Courage doesn’t always roar.
Sometimes courage is the quiet voice at the end of the day saying, ‘I will try again tomorrow.’
Depending on which dictionary you look at, there are multiple definitions of courage:
- the ability to do something that frightens one
- strength in the face of pain or grief
- the ability to control your fear in a dangerous or difficult situation
- mental or moral strength to venture, persevere, and withstand danger, fear or difficulty
Thinking back, I wouldn’t have said that I have ever done anything particularly courageous. Courage was the realm of the soldier, the medical staff who work under perilous conditions or the emergency services personnel who put their own lives in danger to save ours.
Upon reflection, courage is all of that, but also so much more:
The teacher with debilitating rheumatoid arthritis, told she wouldn’t be able to teach because she couldn’t write on a chalkboard; she went on to be not only an outstanding and well-respected teacher, but also a Principal.
The student, painfully shy, who cried at the thought of presenting ‘Talk Time’ and never raised her hand or made eye contact with the teacher for fear she would be asked to speak in front of everyone; she went on to force herself to prepare a Rostrum speech, delivered it and came runner-up in the school competition.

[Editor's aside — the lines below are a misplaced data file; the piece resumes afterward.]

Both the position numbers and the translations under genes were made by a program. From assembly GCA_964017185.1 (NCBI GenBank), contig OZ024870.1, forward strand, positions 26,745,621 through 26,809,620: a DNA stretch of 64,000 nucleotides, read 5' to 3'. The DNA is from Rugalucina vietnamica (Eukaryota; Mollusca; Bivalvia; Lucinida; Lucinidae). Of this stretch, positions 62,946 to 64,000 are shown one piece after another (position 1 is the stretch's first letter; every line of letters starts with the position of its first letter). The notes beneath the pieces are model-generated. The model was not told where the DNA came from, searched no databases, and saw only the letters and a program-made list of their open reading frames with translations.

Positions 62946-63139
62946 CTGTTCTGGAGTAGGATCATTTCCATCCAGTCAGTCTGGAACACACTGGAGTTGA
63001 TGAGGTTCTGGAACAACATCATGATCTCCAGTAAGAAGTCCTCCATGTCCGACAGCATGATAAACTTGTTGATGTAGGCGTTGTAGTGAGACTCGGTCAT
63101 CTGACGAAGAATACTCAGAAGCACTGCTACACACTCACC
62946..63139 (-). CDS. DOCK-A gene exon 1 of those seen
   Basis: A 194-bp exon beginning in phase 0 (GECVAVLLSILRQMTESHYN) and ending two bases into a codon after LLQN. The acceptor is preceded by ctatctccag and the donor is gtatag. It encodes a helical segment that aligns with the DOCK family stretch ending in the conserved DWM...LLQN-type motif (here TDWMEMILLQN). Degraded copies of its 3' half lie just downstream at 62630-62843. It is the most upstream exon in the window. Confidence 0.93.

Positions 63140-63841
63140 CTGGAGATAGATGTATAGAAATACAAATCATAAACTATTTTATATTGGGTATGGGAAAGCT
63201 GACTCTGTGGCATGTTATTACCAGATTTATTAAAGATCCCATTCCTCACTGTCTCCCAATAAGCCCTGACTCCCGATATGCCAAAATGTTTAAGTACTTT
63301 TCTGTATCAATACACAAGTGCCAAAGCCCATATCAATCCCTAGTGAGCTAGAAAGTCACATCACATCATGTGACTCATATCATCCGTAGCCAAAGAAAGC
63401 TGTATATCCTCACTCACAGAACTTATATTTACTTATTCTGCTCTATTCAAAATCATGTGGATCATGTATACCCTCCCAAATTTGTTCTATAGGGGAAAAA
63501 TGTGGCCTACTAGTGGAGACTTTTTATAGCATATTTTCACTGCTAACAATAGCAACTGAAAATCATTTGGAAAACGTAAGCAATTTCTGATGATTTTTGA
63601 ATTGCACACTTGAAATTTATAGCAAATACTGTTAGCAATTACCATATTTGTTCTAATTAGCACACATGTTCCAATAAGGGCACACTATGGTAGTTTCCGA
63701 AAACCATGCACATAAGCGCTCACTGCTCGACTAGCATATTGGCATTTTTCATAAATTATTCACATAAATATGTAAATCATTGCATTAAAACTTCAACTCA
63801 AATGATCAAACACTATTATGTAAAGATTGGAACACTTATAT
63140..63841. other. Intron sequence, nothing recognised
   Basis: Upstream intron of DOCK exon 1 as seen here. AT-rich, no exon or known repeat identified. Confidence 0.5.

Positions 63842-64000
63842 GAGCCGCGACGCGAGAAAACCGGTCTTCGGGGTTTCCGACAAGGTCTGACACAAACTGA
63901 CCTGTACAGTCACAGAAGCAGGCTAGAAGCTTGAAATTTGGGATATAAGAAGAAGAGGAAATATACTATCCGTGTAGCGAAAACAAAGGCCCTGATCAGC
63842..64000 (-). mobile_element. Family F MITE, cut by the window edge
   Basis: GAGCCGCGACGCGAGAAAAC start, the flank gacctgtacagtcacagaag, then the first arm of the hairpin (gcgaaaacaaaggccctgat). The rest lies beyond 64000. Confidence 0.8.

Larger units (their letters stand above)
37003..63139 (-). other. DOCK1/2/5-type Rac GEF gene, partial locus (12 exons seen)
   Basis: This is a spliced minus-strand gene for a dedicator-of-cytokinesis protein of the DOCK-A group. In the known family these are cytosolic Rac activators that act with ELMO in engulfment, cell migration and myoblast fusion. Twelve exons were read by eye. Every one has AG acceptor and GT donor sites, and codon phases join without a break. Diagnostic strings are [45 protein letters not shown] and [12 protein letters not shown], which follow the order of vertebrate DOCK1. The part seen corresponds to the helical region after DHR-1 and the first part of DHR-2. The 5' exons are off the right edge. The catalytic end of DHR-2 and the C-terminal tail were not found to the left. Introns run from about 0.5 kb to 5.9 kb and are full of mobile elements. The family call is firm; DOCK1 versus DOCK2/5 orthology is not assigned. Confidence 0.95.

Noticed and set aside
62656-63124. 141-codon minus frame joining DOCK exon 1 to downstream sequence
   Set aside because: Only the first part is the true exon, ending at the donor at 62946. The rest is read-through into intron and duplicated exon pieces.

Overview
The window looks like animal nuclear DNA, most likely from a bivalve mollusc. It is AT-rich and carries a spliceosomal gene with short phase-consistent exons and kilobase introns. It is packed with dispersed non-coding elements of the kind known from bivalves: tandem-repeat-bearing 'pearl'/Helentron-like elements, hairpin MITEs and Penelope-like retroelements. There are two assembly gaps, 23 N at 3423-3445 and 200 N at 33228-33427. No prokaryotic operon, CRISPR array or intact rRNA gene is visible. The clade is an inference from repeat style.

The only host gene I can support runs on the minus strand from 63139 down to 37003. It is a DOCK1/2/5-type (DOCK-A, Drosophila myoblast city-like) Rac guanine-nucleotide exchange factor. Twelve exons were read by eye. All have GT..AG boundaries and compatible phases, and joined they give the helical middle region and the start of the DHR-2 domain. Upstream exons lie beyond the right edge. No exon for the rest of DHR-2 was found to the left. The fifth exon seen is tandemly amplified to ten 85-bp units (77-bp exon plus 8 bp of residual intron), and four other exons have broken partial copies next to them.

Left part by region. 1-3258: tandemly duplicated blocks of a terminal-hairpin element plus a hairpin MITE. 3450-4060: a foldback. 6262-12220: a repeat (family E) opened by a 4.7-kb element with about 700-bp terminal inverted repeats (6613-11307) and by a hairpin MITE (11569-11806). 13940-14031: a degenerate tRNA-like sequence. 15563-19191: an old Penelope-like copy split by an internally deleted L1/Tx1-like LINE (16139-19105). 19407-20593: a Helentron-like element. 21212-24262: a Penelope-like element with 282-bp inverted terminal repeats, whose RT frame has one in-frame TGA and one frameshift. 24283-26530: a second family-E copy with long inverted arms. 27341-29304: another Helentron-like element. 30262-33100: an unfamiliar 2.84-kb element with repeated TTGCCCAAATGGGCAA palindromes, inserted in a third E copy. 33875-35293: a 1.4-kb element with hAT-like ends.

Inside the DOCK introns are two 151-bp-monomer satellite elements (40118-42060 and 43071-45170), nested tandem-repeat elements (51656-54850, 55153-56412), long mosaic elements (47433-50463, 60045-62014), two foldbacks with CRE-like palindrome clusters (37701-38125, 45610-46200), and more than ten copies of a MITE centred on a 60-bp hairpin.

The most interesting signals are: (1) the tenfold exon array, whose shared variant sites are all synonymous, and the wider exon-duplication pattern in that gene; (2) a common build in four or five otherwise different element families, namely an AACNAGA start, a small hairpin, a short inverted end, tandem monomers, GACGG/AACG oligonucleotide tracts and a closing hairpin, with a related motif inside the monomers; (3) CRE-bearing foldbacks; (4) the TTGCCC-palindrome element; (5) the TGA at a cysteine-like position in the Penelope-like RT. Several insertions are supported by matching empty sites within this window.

The mother of a child with special needs, who knows that her child may engage in socially inappropriate behaviours when in public and has had to put up with unaware, intolerant people making ignorant assumptions; she remains a steadfast advocate, not only for her child but for all other people with special needs … no matter how much it hurts.
Anybody who has ever failed repeatedly, but who shows perseverance, resilience and sheer determination.
I salute you all. You may not be saving lives or putting yourself in danger every day … but you ARE touching the hearts of people … you ARE making a difference to someone and you ARE being true to yourself.